Senior Theses

Publication Date


Document Type

Thesis (Open Access)

Degree Name

Bachelor of Science in Physics



Faculty Advisor(s)

Joelle Murray (Thesis Advisor)
Michael Crosser & Donald Schnitzler (Committee Members)

Subject Categories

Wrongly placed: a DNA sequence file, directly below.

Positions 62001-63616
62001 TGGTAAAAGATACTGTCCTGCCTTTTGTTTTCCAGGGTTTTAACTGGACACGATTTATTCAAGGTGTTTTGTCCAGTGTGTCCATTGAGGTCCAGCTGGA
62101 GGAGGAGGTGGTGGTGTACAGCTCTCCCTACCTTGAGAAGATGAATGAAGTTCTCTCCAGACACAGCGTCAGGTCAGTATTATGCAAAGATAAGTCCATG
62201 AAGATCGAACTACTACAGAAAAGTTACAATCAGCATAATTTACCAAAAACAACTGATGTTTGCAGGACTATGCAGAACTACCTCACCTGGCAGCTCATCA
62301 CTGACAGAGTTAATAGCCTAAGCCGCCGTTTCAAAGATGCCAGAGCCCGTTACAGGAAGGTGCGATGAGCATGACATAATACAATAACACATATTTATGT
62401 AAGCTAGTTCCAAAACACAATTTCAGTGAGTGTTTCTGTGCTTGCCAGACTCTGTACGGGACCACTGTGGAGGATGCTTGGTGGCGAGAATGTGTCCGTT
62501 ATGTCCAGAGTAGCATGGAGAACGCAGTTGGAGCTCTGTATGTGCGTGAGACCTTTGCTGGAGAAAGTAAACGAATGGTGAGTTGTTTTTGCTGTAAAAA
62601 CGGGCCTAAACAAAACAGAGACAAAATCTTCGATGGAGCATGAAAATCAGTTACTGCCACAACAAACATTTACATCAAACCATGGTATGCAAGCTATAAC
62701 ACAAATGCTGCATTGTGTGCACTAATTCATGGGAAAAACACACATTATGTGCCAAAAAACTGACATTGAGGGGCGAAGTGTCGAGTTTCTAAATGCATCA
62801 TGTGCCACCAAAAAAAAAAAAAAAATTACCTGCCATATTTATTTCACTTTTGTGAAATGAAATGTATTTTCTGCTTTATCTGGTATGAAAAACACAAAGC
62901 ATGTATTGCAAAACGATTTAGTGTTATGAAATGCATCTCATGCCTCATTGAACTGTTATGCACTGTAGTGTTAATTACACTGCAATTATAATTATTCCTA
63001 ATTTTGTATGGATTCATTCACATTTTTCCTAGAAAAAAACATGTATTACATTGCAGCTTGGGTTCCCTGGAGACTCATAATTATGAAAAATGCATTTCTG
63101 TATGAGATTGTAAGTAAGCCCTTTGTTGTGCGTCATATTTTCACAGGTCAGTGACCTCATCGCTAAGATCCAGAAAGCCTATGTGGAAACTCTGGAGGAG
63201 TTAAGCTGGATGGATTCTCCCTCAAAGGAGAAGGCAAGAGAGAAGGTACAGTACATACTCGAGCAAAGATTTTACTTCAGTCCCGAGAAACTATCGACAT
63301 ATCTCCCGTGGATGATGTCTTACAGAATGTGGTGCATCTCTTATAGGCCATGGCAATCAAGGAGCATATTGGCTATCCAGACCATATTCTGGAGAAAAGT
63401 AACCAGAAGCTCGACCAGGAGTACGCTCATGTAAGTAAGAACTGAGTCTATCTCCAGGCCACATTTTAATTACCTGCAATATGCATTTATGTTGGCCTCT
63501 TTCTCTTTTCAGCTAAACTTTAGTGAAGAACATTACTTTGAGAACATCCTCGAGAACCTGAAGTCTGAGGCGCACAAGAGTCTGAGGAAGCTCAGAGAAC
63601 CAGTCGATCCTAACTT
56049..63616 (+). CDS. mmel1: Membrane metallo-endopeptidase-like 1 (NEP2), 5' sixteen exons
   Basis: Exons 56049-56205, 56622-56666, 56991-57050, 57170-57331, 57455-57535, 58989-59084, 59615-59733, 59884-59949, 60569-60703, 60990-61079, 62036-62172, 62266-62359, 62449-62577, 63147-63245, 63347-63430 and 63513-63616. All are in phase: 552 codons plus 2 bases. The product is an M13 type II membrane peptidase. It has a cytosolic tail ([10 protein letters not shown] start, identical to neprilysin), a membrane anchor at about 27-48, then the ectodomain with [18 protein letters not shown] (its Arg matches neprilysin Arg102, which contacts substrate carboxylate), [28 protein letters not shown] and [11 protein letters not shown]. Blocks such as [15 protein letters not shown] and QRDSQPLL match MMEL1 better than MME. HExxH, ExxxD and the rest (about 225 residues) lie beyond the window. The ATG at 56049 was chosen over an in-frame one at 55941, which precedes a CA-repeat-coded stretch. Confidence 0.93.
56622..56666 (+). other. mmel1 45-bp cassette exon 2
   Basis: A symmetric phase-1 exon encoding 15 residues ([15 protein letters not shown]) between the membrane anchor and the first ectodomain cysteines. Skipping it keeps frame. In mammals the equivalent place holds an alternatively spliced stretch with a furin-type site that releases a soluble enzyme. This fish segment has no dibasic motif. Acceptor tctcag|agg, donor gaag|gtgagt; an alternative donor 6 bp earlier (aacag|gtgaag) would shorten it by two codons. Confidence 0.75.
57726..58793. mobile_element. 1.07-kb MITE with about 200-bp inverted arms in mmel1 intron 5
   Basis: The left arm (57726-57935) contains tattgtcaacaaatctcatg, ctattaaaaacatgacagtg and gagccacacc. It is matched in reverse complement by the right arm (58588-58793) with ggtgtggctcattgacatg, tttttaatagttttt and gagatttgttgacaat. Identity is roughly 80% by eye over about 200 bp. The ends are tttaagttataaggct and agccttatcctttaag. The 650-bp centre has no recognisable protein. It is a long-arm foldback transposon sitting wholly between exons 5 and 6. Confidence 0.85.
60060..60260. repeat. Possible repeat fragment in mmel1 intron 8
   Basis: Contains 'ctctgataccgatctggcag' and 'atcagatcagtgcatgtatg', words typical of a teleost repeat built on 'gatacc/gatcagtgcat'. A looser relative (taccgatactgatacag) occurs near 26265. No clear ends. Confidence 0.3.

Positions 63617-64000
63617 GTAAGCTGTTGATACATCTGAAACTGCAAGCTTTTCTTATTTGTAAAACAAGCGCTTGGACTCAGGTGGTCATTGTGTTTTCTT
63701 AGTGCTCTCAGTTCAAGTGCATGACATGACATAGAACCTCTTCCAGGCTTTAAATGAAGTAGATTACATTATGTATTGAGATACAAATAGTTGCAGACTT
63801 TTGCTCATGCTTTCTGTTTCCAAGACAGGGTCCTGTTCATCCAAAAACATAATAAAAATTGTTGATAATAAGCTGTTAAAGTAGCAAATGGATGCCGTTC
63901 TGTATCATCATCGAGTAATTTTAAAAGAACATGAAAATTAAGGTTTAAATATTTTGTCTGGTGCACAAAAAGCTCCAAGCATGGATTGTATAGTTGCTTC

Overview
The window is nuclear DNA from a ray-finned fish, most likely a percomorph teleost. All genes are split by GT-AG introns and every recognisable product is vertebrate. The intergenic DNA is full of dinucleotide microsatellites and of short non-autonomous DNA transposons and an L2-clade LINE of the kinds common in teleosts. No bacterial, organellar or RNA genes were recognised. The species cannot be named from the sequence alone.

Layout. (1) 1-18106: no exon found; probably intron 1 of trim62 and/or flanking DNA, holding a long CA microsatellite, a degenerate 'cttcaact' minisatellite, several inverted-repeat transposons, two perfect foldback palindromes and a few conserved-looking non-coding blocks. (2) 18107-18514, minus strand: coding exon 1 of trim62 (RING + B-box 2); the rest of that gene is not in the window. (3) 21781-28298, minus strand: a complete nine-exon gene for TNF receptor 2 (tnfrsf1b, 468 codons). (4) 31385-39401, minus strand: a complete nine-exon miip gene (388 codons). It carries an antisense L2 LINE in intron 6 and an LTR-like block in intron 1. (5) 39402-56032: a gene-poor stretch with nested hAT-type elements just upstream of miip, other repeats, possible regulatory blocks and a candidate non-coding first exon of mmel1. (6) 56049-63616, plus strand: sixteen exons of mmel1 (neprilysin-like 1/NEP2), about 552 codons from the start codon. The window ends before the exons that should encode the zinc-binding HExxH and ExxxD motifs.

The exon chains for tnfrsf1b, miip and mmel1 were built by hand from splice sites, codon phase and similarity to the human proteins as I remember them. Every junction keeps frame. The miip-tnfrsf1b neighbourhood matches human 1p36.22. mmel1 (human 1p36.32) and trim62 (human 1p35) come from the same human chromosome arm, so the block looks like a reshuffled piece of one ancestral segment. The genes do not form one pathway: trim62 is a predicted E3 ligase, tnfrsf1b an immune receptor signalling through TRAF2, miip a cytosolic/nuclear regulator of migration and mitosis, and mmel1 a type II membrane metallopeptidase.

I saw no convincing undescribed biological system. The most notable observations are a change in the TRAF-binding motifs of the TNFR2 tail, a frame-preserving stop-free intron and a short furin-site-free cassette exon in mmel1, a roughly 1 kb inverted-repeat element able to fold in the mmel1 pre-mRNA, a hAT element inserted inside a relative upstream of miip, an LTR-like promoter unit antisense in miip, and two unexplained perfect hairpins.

In an effort to better understand the most fundamental units of matter, physicists are drawn to study the elusive neutrino. Measuring various parameters of neutrinos resulting from their oscillations between three different flavor states can lead to an explanation for the asymmetry between matter and antimatter in the universe. Because they are massless and weakly interacting, detecting these leptons has been a challenging feat. However, large-scale collaborations, such as NOvA, are now able to build detectors that capture information about a neutrino's interaction with atomic matter. During their propagation through space, neutrinos oscillate between various flavor states. Physicists are interested in measuring parameters that describe these oscillations and yield important information about one of the most fundamental units of matter. Before installing a multi-billion dollar detector underground, physicists must ensure that their hardware is working properly. Two fiber quality assurance tests employed at the NOvA module factory are analyzed.

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